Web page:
Tuesday, March 24, 2009

Saint Oscar Romero

John Roberts. (one of ten) Twentieth Century Martyrs. 1998. Westminster Abbey. London.
In 1990, Kenneth Woodward finished a book, Making Saints, in which he describes, very well, the history and, especially, the politics involved. Richard Vetere wrote a novel, The Third Miracle, which became a movie. In them, he takes examples and explanatory material, from Woodward, about the process. There is drama and conflict betwixt the heroic sanctity of a candidate, and the process of official recognition.

We saw recently, while Mother Teresa was alive, she was recognised as a living saint. There were calls, immediately after her death, to speed up the bureaucracy. When John Paul II, some commentators referred to him as John Paul the Great*, but what was really something, is the crowds of people some with banners, chanting and demanding ‘Santo Subito’. The vox populi was about to do the canonisation, and this was a common manner in the first millennium of the church. From 993 to 1234 a centralisation of canonisation came to the pope and his bureaucrats. The people recognised the chrism of charisma, bureaucrats prefer pious drudges.

Archbishop Thomas à Becket was murdered, in his cathedral, on the command of his sovereign. Archbishop Romero spoke, in his cathedral 23 March 1980, these words:
No soldier is obliged to obey an order counter to the law of God.
The next day he was murdered while saying mass. Those controlling the state, military and police made a similar command. In a mediæval age, a sovereign could be made to do penance for such action.

Those words in a sovereign state, that is actively commits terror, against its populace, are fatal. Now, it is understood, that in an officially, atheistic state an appeal to God is not appreciated. An atheist state does not respect God, and often has a stated goal to persecute believers in God. Now, in a state that acts counter to God, and persecutes His people, while not being atheist, and may, even, claim to be God believing, then such words are more, fatally lethal.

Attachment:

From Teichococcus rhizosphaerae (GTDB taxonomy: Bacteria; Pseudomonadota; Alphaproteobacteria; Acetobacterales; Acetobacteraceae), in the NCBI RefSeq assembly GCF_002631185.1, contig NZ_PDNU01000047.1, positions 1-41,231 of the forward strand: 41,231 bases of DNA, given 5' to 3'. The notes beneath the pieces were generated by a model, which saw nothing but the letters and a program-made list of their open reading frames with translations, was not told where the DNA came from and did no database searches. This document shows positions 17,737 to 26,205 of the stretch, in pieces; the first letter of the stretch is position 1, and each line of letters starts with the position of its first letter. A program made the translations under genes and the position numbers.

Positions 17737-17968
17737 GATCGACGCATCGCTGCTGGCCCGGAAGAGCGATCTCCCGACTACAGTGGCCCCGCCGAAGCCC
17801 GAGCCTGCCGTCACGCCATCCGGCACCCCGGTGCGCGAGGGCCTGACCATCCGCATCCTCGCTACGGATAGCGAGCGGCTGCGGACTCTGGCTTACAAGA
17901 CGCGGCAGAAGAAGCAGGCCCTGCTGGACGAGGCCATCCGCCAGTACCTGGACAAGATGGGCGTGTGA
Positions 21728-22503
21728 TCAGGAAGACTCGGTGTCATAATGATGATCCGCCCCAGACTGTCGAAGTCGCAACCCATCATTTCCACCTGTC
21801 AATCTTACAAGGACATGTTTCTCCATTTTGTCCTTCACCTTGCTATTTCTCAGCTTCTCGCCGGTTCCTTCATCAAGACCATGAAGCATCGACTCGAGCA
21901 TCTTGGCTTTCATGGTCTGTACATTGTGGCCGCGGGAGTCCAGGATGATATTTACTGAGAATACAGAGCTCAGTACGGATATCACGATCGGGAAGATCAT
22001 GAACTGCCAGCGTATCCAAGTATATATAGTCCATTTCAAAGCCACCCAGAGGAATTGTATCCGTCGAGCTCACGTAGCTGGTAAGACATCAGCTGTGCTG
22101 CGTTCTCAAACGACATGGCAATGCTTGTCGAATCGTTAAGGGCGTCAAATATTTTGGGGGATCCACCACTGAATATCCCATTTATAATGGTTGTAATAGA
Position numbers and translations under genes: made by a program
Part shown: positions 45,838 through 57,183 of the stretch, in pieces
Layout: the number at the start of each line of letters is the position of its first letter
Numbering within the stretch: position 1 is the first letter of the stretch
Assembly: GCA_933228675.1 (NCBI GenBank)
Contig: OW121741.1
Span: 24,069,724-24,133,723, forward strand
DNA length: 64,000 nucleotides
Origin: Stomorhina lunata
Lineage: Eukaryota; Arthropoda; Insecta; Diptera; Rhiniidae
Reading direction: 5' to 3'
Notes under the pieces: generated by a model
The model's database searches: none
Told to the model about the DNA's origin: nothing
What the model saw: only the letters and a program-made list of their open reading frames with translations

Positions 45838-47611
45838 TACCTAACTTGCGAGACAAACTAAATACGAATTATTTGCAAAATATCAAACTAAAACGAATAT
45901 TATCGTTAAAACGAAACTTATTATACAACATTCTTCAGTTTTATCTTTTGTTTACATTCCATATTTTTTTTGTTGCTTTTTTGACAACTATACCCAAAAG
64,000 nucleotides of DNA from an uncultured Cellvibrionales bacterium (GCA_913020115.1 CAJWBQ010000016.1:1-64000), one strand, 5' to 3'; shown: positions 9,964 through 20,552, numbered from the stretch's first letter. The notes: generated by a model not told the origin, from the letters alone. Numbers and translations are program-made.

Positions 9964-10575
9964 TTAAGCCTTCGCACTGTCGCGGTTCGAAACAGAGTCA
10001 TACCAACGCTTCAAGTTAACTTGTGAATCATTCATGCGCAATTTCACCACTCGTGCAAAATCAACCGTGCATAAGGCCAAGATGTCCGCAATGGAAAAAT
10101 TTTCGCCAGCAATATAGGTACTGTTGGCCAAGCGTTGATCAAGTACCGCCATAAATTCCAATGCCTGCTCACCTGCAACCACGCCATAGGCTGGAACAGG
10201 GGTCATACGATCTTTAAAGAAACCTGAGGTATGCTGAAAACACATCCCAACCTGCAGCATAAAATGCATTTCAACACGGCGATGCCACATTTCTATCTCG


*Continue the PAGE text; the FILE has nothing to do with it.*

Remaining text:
Franz Jägerstätter would not join the nazi, german army, because to be a soldier, especially in such circumstances, was counter to the law of God. He was beheaded. El Salvador was a like state, but without a fully, functioning bureaucracy, but commands by the sovereign powers were quickly carried out.

While much of the populace of El Salvador honors, and reveres, the sanctity of Romero, much of the intervening civil, and governmental power structure, then and now, still are inimical. There have been miracles to confirm, Rome, and the world knows he is a martyr. But local politics will be upset and contentious. Beyond that, those words of San Romero are a grave threat to militaries, and governments, the world over. Those statements would not go well in the United States, they would go well with the US hierarchy.

In the months before his martyrdom, the world focused on the homilies of a little, cleric from a little, country in a poor region. His figure, his example stood gigantically on the world’s stage. His via crucis was apparent, only the exact moment of crucifixion, and the imminent earthquake, and eclipse, was not.
*Three previous popes were so titled Leo†461, Gregory†604 and Nicholas†867.

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